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Japanese Encephalitis vaccine push under way

A school child receives an inoculation yesterday in Phnom Penh's Chamkarmon district as part of a nation wide drive to vaccinate children against Japanese Encephalitis.
A school child receives an inoculation yesterday in Phnom Penh's Chamkarmon district as part of a nation wide drive to vaccinate children against Japanese Encephalitis. Heng Chivoan

Japanese Encephalitis vaccine push under way

Health Ministry officials are organising vaccination drives throughout the country this month to encourage parents to get their children inoculated against Japanese Encephalitis.

According to Ork Vichit, an official with the National Immunisation Program, the vaccine is available for children from 9 months old to 15 years of age, and will become part of the country’s routine immunisation program after the campaign. The new push was financed with $2 million in donor funds and half a million from the government.

“The vaccine will be effective in protecting children from this disease in the future,” Vichit said. “This disease can disable children . . . It is a serious disease.”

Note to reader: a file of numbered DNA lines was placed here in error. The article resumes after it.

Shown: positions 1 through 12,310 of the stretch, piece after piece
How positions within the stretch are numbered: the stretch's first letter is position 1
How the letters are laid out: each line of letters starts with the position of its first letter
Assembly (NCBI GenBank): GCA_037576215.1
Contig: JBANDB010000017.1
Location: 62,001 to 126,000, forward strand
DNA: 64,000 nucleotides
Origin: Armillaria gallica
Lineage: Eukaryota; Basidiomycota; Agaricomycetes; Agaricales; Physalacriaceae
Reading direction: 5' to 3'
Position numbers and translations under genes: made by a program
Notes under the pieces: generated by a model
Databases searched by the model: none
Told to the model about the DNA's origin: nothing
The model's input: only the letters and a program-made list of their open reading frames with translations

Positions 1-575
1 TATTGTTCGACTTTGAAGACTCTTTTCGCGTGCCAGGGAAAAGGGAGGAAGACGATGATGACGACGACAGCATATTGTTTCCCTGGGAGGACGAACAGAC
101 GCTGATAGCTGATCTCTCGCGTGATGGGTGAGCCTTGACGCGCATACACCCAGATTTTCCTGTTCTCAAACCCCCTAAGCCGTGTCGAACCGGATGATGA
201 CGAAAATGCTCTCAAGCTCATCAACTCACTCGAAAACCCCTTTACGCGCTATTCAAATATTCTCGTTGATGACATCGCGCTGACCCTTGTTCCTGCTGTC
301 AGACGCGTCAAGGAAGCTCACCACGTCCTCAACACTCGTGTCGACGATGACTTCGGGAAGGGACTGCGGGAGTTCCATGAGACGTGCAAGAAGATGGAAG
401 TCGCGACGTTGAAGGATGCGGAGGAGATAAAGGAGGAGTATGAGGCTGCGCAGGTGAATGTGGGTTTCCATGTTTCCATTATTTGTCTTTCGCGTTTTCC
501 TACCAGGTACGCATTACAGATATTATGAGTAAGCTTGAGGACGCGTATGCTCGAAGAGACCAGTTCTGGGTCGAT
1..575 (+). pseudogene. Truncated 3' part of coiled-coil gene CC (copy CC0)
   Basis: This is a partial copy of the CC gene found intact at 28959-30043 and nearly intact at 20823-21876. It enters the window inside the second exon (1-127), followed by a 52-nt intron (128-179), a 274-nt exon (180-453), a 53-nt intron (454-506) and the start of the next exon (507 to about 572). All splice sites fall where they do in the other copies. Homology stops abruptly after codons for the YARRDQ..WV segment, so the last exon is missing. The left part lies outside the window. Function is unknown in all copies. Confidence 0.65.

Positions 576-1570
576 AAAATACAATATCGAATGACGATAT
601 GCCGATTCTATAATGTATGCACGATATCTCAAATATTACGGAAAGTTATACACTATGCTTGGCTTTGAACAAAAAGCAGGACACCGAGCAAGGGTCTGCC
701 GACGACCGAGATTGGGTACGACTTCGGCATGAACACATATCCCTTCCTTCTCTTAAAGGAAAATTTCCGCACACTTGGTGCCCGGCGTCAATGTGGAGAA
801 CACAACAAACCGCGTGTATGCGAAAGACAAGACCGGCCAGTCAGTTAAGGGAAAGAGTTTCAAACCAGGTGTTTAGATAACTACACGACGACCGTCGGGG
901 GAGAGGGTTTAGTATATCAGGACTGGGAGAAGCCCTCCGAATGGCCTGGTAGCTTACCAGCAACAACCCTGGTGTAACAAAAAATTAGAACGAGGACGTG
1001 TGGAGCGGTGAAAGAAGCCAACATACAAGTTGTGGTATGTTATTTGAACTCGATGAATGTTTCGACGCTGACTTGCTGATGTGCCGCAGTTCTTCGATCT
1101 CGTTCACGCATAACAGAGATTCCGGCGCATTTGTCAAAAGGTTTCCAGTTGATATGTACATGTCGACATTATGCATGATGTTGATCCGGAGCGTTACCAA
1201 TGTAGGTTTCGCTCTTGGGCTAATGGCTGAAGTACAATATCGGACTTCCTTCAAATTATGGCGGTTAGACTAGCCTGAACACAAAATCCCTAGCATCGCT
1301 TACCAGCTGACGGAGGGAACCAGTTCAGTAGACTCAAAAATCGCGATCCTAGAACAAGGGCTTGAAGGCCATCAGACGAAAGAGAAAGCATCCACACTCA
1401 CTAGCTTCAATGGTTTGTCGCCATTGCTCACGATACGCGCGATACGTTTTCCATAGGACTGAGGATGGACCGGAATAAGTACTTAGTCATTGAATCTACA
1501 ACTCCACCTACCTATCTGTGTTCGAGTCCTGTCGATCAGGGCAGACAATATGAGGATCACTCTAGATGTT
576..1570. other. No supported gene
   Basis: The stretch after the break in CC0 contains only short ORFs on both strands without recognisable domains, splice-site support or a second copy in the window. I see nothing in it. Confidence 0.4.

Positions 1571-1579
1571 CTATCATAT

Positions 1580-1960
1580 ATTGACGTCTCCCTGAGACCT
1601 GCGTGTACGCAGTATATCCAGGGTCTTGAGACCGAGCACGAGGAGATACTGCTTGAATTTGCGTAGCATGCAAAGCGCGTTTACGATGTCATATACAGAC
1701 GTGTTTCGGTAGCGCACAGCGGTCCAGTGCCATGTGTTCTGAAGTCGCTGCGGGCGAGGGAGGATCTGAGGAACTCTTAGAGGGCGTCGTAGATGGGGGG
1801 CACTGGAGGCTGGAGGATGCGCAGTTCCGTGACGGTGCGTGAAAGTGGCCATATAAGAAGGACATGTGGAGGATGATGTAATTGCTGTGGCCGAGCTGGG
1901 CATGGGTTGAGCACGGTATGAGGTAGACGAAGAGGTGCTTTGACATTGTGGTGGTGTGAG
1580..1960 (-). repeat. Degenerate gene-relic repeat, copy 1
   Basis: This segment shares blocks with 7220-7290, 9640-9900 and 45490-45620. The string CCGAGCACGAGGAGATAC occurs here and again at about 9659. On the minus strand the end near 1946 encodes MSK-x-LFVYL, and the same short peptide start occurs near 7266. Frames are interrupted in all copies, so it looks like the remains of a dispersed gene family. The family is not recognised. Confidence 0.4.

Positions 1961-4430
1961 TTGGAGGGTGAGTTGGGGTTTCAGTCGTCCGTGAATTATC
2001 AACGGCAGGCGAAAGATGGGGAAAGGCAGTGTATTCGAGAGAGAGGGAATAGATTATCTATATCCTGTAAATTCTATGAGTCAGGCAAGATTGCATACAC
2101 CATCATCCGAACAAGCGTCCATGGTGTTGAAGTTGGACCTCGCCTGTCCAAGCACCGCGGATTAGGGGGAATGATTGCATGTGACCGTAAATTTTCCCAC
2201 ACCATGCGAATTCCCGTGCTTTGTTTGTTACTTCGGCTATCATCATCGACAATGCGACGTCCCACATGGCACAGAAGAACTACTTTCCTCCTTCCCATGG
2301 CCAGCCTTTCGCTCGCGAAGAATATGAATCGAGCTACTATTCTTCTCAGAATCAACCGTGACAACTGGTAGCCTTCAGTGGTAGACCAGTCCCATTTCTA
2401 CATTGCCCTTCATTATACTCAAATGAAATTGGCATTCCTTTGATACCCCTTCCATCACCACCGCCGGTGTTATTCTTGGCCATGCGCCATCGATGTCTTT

The mosquito-transmitted virus causes inflammation of the brain, according to the US Centers for Disease Control, and about one in every four cases is fatal.

According to WHO communications officer Vicky Houssiere, Japanese Encephalitis is endemic to Cambodia, and it is estimated that 11.1 of every 100,000 children under the age of 15 develop the disease every year.

A study also found a 13 per cent mortality rate and a 94 per cent disability rate among survivors in Cambodia.

Dr Shafiqul Hossain, technical officer for the Expanded Programme on Immunization with WHO Cambodia, said yesterday that “maintaining high vaccination coverage can drastically reduce Japanese Encephalitis”.

Phnom Penh resident Ser Reiroth said she rushed to get her children vaccinated when she heard about the campaign.

“I don’t want my children to have the disease,” she said. “We want to protect them.”

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